Colorado at Cleveland (n)
LA.Angels at Florida (n)
San,Diego at Boston (n)
Houston at Texas (n)
Chicago Cubs at Chicago White Sox
(n).
"Tampa Bay at Milwaukee (n)
Detroit at LA. Dodgers (n)
Today's Games
Baltimore (Guthrie 2-8) at Pittsburgh
(Ja.McDonald 5-4), 7:05 p.m.
SColorado (Chacin 8-4) at Cleveland
(Talbot 2-4), 7:05 p.m.
Seattle (Fister 3-8) at Washington
(LHemrnandez 4-8), 7:05 p.m.
LA. Angels (ESantana 3-7) at Florida
(Vazquez 3-7), 7:10 p.m.
S N.Y.z-uankees (B.Gordon 0-0) at
Cincinnati (Tr.Wood 5-4), 7:10 p.m.
Oakland (Outman 2-1) at N.Y. Mets
(Gee 7-0), 7:10 p.m.
San Diego (Latos 4-8) at Boston
(Beckett 6-2), 7:10 p.m.
, Toronto (Z.Stewart 0-0) at Atlanta
(Minor 0-2), 7:10 p.m."
Houston (Lyles 0-2) atTexas (C.Wilson
7-3), 8:05 p.m.
Arizona (J.Saunders 3-7) at Kansas
City (Hochevar 4-7), 8:10 p.m.
Chicago Cubs (Garza 3-6) at Chicago
White Sox (Buehrle 6-5), 8:10 p.m.
Tampa Bay (Hellickson 7-5) at
Milwaukee (Greinke 6-2), 8:10 p.m.
Detroit (Scherzer 9-2) at LA. Dodgers
(Billingsley 5-6), 10:10 p.m.
Minnesota (Pavano 4-5) at San
Francisco (Bumgarner 3-8), 10:15 p.m.
Wednesday's Games
Baltimore at Pittsburgh, 12:35 p.m.
N.Y.Yankees at Cincinnati, 12:35 p.m.
Toronto at Atlanta, 1:05 p.m.
San Diego at Boston, 1:35 p.m.
Tampa Bay at Milwaukee, 2:1.0 p.m.
Detroit at LA. Dodgers, 3:10 p.m.
Colorado at Cleveland, 7:05 p.m.
Seattle atWashington, 7:05 p.m.
LA. Angels at RFlorida, 7:10 p.m.
Oakland at N.Y. Mets, 7:10 p.m.
SHouston at Texas, 8:05 p.m.
Arizona at Kansas City, 8:10 p.m.
Chicago Cubs at Chicago White Sox,
8:10 p.m.
Minnesota at San Francisco, 10.15 p.m.

NL standings


East Division
W L
Philadelphia 45 28
Atlanta 41 33
New York 35 37
Washington 35 37
Florida 32 40
Central Division
W L
Milwaukee 40 33
St. Louis 40 33
Cincinnati 38 35
Pittsburgh 35 36
Chicago 29 43
Houston 27 46
West Division
* W L
San Francisco 39 33
Arizona 39 34
Colorado 35 36


Pct GB
.616 -
.554 4'A
.486 9h
.486 9h'
.444 12'h

Pct GB
.548 -
.548 -
.521 2
.493 4
.403 10'h
.370 13

Pct GB
.542 -
.534 'h
.493 3'h


Los Angeles 32 41 .438 7'h
San Diego 30 43 .411 9'h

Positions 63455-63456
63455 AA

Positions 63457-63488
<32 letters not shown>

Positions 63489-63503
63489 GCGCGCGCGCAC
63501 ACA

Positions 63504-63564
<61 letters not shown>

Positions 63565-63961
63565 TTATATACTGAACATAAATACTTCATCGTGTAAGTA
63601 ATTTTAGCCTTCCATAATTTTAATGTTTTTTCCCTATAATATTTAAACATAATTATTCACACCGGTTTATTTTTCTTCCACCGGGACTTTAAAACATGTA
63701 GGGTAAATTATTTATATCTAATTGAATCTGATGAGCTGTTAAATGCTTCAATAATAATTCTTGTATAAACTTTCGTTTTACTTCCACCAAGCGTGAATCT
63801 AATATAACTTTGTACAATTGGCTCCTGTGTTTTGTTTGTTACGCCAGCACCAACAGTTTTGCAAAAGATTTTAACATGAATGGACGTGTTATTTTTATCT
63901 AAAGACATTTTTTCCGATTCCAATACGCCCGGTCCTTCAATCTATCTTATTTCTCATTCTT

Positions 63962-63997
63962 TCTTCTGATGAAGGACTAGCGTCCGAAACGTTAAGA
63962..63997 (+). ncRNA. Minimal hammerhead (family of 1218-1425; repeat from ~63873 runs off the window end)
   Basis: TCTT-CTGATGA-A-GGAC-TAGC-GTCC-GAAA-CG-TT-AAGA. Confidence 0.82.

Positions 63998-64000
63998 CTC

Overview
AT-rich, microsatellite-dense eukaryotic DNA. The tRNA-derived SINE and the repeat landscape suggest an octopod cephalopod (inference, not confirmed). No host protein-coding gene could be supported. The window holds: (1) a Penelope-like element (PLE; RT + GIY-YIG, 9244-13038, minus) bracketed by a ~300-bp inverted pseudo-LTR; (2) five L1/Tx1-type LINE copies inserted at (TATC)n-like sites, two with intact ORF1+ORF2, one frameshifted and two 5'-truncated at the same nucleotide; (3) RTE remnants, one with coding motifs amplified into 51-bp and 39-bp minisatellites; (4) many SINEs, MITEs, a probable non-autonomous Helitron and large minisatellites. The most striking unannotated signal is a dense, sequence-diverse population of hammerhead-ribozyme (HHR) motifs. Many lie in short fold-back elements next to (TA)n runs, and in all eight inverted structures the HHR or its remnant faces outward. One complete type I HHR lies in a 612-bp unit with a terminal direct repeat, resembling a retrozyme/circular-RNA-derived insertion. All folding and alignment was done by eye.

Sunday's Game
LA. Dodgers I, Houston 0
Today's Game
Philadelphia (Halladay 9-3) at St. Louis
(McClellan 6-3), 8:15 p.m.
Wednesday's Game
Philadelphia at St. Louis, 8:15 p.m.

College World Series

AtTD Ameritrade Park Omaha
Omaha, Neb.
(Double elimination)
Saturday
Vanderbilt 7, North Carolina 3
Florida 8,Texas 4
Sunday
Virginia 4, California I
South Carolina 5.Texas A&M 4
Monday
North Carolina 3. Texas 0, Texas
eliminated
Game 6 -Vanderbilt vs. Florida (n)
Today
Game 7 California (37-22) vs.Texas
A&M (47-21),2 p.m.
Game 8 -Virginia (55-10) vs. South
Carolina (5 1-14), 7 p.m.
Wednesday
Game 9 North Carolina (51 15) vs.
Game 6 loser, 7 p.m.


BASKETBALL

WNBA schedule

Saturday's Game
Tulsa 77,Washington 59
Sunday's Games
Connecticut 83, Chicago 68
Minnesifa 77,Atlanta 64
Phoenix 93, Indiana 89, OT
Los Angeles 74, Seattle 50
Today's Games
Chicago at Atlanta, 12 p.m.
Indiana at Washington, 7 p.m.
Phoenix at San Antonio, 8 p.m.
Seattle at Tulsa, 8 p.m.
New York at Los Angeles, 10 p.m.

AUTO RACING

Michigan 400

At Michigan International Speedway
Brooklyn, Mich.
Sunday
(Start position in parentheses)
1. (10) Denny Hamlin,Toyota, 200 laps,
107.5 rating, 47 points, $202,200.
2. (3) Matt Kenseth, Ford, 200, 130.1,
43, $170,436.
3. (24) Kyle Busch, Toyota, 200, 124.3,
42,$157,516.
4. (9). Paul Menard, Chevrolet, 200,
107.4,41, $106,475.
5. (23) Carl Edwards, Ford, 200, 114.9,
40, $138,716.
6. (13) Ryan Newman, Chevrolet, 200,
100.2, 39, $130,450.
..J. (6) Tony-. Stewat. Ci bp.4R-.
93.3, 37, $127,608.
8. (27) Clint. Bowye Shevrolet, 213i
80.2, 36, $129,408.
9. (19) Mark Martin, Chevrolet, 200,
88.5,35, $92,900. *
10. (4) Brian Vickers,Toyota, 200,96.5,
34, $1 11,364.